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Today’s Spotlight: To Larp or not to Larp.



Hear Ye! Hear Ye! Welcome to the new edition of the OTC Blog.


Did you know that across the world, there are fantasy fans living double lives? By day they may be teachers, college students, stay-at-home moms, or retired businessmen. But on the weekends, they clad themselves in their finest Elf, Orc, or Wizard attire and gather for epic battles. They hunt for treasure, slay dragons, and save the virtues of the innocent. This may seem silly to many. But these great adventurers take LARPing very seriously.


What is this LARPing you ask?


It is a live-action role-playing game (LARP) where the participants physically portray their characters. The players pursue goals within a fictional setting represented by real-world environments while interacting with each other in character. The outcome of player actions may be mediated by game rules or determined by consensus among players. Event arrangers are called gamemasters to decide the setting and rules to be used and facilitate play.

The first LARPs were run in the late 1970s, inspired by tabletop role-playing games and genre fiction. The activity spread internationally during the 1980s and has diversified into a wide variety of styles. Play may be very game-like or may be more concerned with dramatic or artistic expression. Events can also be designed to achieve educational or political goals. The fictional genres used vary greatly, from realistic modern or historical settings to fantastic or futuristic eras. Production values are sometimes minimal but can involve elaborate venues and costumes. LARPs range in size from small private events lasting a few hours to large public events with thousands of players lasting for days.


The participants in a LARP physically portray characters in a fictional setting, improvising their characters' speech and movements somewhat like actors in improvisational theatre. This is distinct from tabletop role-playing games, where character actions are described verbally. LARPs may be played in a public or private area and may last for hours or days. There is usually no audience. Players may dress as their characters and carry appropriate equipment, and the environment is sometimes decorated to resemble the setting. LARPs can be one-off events or a series of events in the same setting, and events can vary in size from a handful of players to several thousand.

Events are put on for the benefit of the players, who take on roles called player characters (PCs) that the players may create themselves or be given by the gamemasters. Players sometimes play the same character repeatedly at separate events, progressively developing the character and its relations with other characters and the setting.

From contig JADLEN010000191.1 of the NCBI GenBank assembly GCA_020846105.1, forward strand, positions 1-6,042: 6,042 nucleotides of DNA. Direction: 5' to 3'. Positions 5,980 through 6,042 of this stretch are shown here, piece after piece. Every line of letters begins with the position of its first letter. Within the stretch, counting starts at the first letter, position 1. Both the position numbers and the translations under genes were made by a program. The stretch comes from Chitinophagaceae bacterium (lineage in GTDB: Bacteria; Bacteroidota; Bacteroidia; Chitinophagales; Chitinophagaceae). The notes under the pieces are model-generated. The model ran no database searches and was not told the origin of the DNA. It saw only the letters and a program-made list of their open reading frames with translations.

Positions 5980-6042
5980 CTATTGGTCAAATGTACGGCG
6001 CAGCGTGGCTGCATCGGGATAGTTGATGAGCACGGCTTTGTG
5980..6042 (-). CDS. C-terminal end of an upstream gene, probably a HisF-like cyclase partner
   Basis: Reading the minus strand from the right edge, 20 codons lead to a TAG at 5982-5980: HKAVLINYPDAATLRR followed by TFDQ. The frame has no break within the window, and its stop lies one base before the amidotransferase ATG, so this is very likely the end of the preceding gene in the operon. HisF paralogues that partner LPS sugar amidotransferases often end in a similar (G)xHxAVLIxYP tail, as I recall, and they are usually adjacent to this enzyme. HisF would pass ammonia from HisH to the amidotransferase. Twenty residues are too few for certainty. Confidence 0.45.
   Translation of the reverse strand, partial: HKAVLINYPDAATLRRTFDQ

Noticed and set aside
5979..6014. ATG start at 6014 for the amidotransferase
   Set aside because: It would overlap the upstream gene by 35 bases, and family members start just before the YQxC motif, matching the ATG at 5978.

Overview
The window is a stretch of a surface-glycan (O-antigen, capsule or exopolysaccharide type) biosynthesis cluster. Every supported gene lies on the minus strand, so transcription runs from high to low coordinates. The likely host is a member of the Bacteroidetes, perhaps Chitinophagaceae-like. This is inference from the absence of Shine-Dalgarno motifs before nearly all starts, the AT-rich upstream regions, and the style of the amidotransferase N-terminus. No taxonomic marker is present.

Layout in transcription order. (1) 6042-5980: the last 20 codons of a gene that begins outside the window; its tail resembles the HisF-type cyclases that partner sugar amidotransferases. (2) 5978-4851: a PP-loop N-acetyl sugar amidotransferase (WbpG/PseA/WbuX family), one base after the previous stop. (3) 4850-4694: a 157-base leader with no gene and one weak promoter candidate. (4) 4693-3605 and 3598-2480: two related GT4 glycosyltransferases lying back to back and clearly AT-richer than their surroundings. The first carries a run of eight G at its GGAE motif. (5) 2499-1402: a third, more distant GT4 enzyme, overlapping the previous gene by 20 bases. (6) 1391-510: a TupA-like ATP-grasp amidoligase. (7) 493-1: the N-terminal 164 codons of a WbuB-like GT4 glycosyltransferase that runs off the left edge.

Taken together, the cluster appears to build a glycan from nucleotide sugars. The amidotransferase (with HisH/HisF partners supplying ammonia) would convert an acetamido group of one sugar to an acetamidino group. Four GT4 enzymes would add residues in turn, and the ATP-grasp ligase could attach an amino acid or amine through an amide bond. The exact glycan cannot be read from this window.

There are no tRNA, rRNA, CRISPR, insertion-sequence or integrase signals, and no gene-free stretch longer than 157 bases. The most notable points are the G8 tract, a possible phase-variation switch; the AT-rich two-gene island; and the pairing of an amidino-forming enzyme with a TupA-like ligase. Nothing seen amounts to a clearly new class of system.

Arrangers called gamemasters (GMs) determine the rules and setting of a LARP, and may also influence an event and act as referees while it is taking place. The GMs may also do the logistical work, or there may be other arrangers who handle details such as advertising the event, booking a venue, and financial management. Unlike the GM in a tabletop role-playing game, a LARP GM seldom has an overview of everything that is happening during play because numerous participants may be interacting at once. For this reason, a LARP GM's role is often less concerned with tightly maintaining a narrative or directly entertaining the players, and more with arranging the structure of the LARP before play begins and facilitating the players and crew to maintain the fictional environment during play.

Participants are sometimes known as the crew may help the GMs to set up and maintain the environment of the LARP during play by acting as stagehands or playing non-player characters (NPCs) who fill out the setting. The crew typically receive more information about the setting and more direction from the GMs than players do. In a tabletop role-playing game, a GM usually plays all the NPCs, whereas in a LARP, each NPC is typically played by a separate crew member. Sometimes players are asked to play NPCs for periods of an event.

Much of play consists of interactions between characters. Some LARP scenarios primarily feature interaction between PCs. Other scenarios focus on the interaction between PCs and aspects of the setting, including NPCs, that are under the direction of the GMs.


Most LARPs are intended as games for entertainment. Enjoyable aspects can include the collaborative creation of a story, the attempt to overcome challenges in pursuit of a character's objectives, and a sense of immersion in a fictional setting. LARPs may also include other game-like aspects such as intellectual puzzles, and sport-like aspects such as fighting with simulated weapons.

Some LARPs stress artistic considerations such as dramatic interaction or challenging subject matter. Avant-garde or arthaus events have especially experimental approaches and high culture aspirations and are occasionally held in fine art contexts such as festivals or art museums. The themes of avant-garde events often include politics, culture, religion, sexuality and the human condition.


So what do you choose? Will you be the newest LARPer and save the kingdom? What character would you like to play? Personally, I would love to don elven gear and search for the missing black dragon egg in Euphrasia. Perhaps once day we will meet on the battlefield?


On behalf of Rachel and myself, we thank you for joining our adventure. Until next time, fare thee well, friends.

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